Thursday, 27 October 2016

A garden in Martledge on an August day in 1882


It looks like a fairly ordinary Chorlton garden and if pushed you might suggest a location bordering the meadows which pretty much means Meadow Bank or Ivygreen Road.  

But the title is the giveaway for we are in the garden of Sedge Lynn* and the open land beyond is not the meadows.  We are facing Oswald Road, and the long roads of Newport, Nicholas and Longford and the year is 1882.

In fact to be exact it is August 11th 1882 which was a Tuesday and judging by the light sometime around midday, but I could be wrong about the time.

It is the third of my pictures by Aaron Booth of Martledge where he with his family lived during the last two decades of the 19th century.

I would like to think we are looking at a garden in transition and given that they may only have been in the house for a few months that seems plausible.  So here is a Victorian garden in the making with its Victorian wooden wheelbarrow, spade and packing case and perhaps at a moment when the labourers had gone off for lunch.  Of the three in the collection this casual and untidy scene for me is the most endearing and sets you down on an ordinary day when ordinary things are being done 130 years ago.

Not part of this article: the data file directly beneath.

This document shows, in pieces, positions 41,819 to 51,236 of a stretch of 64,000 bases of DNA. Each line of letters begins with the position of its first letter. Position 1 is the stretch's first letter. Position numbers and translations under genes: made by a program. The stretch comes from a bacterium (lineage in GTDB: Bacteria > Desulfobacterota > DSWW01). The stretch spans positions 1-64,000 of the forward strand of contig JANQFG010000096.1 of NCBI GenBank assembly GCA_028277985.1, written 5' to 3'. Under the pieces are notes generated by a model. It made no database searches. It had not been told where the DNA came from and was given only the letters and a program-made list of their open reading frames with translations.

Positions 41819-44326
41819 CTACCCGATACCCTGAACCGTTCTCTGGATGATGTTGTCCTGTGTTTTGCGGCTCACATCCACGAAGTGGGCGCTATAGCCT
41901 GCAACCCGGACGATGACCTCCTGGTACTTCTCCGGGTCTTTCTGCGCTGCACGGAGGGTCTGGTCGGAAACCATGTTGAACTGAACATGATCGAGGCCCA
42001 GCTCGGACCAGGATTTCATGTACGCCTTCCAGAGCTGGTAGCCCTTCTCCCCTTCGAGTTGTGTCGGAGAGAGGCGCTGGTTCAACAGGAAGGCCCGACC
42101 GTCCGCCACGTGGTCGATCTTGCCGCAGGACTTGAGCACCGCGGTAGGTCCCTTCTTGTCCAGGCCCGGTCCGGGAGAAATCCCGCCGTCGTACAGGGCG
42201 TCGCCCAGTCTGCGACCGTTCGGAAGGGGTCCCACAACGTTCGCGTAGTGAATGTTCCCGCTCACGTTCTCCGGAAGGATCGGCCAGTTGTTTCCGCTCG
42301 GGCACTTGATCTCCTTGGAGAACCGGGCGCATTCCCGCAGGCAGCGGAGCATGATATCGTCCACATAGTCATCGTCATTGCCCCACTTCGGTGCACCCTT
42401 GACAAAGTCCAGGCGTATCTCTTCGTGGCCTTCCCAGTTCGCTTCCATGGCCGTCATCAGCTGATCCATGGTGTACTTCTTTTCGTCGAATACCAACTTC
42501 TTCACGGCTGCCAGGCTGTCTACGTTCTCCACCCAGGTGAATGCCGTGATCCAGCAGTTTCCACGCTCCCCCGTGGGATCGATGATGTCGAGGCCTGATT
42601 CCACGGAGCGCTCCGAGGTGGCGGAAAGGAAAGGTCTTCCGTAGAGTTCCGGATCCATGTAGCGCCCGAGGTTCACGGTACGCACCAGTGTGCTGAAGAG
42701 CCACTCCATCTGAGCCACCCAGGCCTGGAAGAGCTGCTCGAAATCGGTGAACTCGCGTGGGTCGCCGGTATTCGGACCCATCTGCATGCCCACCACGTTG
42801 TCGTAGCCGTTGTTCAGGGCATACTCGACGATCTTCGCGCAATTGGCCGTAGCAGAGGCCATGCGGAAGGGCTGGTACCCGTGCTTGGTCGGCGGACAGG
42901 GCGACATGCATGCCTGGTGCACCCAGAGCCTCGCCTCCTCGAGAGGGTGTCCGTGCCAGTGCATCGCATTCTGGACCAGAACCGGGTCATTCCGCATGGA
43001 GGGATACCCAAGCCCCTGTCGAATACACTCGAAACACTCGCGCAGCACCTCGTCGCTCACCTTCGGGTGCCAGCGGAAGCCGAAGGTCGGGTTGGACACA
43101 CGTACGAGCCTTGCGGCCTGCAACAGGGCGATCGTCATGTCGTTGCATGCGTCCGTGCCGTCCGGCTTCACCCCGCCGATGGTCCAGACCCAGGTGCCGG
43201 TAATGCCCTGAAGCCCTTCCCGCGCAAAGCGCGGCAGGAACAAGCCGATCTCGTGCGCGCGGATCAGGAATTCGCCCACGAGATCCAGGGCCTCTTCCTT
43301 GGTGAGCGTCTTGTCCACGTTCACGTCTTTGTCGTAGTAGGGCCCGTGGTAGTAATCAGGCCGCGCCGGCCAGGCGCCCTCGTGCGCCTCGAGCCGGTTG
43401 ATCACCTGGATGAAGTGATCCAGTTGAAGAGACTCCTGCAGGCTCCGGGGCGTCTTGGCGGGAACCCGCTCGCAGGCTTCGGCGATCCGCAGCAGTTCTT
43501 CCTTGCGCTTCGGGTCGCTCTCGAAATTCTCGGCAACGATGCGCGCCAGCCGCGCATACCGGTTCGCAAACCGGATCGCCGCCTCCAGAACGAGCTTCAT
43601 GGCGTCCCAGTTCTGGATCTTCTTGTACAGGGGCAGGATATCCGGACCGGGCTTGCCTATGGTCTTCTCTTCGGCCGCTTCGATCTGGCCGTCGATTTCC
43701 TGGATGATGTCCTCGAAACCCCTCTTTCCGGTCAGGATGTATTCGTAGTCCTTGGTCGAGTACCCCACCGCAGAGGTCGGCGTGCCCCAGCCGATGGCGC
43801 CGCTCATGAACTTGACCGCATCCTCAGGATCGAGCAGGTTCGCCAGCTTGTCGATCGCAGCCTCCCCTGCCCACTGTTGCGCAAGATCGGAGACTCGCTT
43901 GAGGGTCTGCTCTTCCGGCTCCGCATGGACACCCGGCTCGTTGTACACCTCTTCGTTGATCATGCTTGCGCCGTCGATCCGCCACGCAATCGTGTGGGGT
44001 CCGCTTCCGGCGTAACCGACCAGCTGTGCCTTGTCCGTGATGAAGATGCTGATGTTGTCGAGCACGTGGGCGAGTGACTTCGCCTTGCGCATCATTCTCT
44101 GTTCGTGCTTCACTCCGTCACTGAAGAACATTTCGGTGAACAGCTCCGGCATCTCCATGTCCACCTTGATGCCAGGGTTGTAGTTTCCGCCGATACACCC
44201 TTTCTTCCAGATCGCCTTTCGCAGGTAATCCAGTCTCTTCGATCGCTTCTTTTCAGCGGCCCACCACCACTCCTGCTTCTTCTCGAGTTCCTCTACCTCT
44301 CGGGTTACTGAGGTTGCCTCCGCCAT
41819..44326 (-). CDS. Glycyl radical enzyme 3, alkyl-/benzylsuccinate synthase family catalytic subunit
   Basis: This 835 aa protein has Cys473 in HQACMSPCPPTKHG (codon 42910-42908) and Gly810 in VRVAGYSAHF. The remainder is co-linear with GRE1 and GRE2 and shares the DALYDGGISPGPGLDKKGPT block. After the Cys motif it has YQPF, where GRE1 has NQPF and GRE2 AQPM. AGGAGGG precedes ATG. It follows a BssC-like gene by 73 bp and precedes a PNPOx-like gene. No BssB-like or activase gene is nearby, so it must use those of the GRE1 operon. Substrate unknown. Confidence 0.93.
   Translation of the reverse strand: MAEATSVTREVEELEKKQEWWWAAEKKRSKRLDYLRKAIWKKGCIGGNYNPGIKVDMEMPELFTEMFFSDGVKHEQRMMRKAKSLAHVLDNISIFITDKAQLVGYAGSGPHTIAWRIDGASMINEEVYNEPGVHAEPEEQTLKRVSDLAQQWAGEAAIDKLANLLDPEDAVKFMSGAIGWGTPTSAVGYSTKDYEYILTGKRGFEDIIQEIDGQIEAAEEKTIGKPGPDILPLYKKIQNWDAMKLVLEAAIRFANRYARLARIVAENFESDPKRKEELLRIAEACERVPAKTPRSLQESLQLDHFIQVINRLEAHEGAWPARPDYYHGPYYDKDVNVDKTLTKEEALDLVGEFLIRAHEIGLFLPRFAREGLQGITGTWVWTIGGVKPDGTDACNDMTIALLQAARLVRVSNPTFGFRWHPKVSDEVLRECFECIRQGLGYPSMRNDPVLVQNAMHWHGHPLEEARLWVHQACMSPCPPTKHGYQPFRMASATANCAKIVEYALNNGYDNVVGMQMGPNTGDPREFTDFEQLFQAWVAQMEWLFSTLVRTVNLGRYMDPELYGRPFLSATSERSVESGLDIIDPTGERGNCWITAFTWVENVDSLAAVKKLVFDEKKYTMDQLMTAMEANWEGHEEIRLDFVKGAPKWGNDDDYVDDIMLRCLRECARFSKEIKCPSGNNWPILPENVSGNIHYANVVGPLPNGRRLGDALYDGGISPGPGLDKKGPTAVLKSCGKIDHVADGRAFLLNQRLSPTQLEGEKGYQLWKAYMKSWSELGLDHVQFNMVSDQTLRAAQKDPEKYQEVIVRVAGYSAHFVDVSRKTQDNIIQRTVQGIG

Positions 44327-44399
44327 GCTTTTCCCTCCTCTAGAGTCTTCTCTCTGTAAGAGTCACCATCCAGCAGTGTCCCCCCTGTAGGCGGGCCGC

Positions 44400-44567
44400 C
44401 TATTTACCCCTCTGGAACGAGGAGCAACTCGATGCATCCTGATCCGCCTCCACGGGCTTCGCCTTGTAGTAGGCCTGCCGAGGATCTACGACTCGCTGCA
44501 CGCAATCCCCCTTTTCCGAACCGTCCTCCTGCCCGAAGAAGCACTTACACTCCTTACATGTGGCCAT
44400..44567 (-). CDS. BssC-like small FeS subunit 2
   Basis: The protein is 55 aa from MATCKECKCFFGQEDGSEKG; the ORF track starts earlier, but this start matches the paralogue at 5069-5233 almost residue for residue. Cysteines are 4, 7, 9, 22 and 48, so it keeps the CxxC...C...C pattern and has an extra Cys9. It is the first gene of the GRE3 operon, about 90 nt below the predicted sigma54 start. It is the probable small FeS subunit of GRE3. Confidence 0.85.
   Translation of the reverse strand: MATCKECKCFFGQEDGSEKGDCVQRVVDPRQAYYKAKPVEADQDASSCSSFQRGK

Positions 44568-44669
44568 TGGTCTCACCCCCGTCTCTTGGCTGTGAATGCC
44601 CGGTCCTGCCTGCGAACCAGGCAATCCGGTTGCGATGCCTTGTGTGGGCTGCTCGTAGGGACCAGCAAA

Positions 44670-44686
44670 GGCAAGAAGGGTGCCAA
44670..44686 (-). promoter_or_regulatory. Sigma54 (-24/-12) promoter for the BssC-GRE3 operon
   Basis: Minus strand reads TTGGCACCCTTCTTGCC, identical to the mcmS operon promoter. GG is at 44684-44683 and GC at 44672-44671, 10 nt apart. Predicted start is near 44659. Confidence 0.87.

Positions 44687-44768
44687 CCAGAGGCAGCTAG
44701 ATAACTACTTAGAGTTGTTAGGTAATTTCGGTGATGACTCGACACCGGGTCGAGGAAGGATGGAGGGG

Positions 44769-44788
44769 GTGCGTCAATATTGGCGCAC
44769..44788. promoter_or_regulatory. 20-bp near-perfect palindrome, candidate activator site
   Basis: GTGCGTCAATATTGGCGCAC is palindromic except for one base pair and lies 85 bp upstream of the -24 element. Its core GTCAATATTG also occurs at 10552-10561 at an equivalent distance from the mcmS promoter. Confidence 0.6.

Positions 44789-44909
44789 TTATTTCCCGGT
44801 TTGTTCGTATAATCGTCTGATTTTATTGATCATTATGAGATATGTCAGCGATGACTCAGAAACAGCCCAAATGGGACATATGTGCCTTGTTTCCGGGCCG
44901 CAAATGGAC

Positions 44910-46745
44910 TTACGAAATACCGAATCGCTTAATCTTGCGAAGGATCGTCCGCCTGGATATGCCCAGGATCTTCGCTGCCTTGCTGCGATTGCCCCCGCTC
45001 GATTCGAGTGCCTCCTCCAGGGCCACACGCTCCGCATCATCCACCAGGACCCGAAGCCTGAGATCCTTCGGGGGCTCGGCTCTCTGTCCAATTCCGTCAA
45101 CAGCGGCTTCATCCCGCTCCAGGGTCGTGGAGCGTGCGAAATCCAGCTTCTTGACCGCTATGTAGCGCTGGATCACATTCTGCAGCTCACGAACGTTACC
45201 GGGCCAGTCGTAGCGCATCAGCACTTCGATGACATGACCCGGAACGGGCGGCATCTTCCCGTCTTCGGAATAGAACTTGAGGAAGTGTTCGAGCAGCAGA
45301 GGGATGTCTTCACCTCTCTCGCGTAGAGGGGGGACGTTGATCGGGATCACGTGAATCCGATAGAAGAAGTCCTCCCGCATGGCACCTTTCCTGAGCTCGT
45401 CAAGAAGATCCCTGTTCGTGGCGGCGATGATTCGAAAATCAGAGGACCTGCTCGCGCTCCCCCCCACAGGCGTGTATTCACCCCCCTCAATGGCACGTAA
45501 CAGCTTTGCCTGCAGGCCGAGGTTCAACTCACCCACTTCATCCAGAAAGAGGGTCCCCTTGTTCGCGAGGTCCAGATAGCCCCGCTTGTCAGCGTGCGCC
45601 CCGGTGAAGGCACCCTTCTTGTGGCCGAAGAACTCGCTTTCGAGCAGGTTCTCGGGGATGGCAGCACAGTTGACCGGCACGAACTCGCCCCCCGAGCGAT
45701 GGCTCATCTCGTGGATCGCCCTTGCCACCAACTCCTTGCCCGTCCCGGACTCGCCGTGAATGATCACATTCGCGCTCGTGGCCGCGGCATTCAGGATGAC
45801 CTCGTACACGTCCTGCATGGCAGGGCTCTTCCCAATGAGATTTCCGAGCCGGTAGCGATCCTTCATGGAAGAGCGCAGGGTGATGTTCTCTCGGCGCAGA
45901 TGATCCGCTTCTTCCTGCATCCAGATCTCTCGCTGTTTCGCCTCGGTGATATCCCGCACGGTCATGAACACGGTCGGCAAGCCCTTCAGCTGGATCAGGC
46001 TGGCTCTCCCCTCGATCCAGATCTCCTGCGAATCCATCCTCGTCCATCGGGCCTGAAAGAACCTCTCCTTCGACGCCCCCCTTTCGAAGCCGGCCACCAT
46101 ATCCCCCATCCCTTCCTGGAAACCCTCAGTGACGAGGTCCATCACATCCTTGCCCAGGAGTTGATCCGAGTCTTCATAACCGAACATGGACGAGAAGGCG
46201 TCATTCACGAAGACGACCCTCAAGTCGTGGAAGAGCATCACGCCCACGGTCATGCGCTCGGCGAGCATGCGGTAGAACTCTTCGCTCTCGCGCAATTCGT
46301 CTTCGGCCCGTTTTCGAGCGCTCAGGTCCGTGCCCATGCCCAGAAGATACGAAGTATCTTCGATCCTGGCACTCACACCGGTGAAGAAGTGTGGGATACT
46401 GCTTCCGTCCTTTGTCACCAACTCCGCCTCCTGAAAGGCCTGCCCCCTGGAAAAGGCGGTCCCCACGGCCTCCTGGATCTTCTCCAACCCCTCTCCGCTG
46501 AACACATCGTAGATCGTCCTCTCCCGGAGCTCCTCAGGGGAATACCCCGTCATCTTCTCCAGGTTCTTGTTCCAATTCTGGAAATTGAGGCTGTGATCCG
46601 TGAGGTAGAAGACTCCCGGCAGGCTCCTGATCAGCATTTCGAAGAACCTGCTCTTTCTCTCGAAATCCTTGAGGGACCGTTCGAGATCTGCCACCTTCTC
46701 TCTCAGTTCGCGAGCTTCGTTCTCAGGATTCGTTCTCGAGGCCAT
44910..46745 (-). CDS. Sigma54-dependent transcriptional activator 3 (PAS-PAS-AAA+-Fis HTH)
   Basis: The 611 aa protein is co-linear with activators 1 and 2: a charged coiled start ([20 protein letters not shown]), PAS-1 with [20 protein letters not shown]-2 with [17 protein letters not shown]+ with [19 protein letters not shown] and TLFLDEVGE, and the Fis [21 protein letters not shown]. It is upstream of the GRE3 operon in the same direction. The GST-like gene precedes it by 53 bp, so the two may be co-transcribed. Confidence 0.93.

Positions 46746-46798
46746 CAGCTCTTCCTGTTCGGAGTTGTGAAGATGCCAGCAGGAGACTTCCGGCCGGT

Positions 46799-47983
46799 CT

And then there is the view.  Back then it was open land popularly called the Isles because of the large number of ponds and small streams that crisscrossed the area.  The land here is clay and for centuries it had been dug up to make bricks or as marl to spread on the fields.  The pits then filled with water and gave the place its distinctive feature.  I counted 17 such ponds around Oswald Field in 1841, and they were a mix of the small and very large.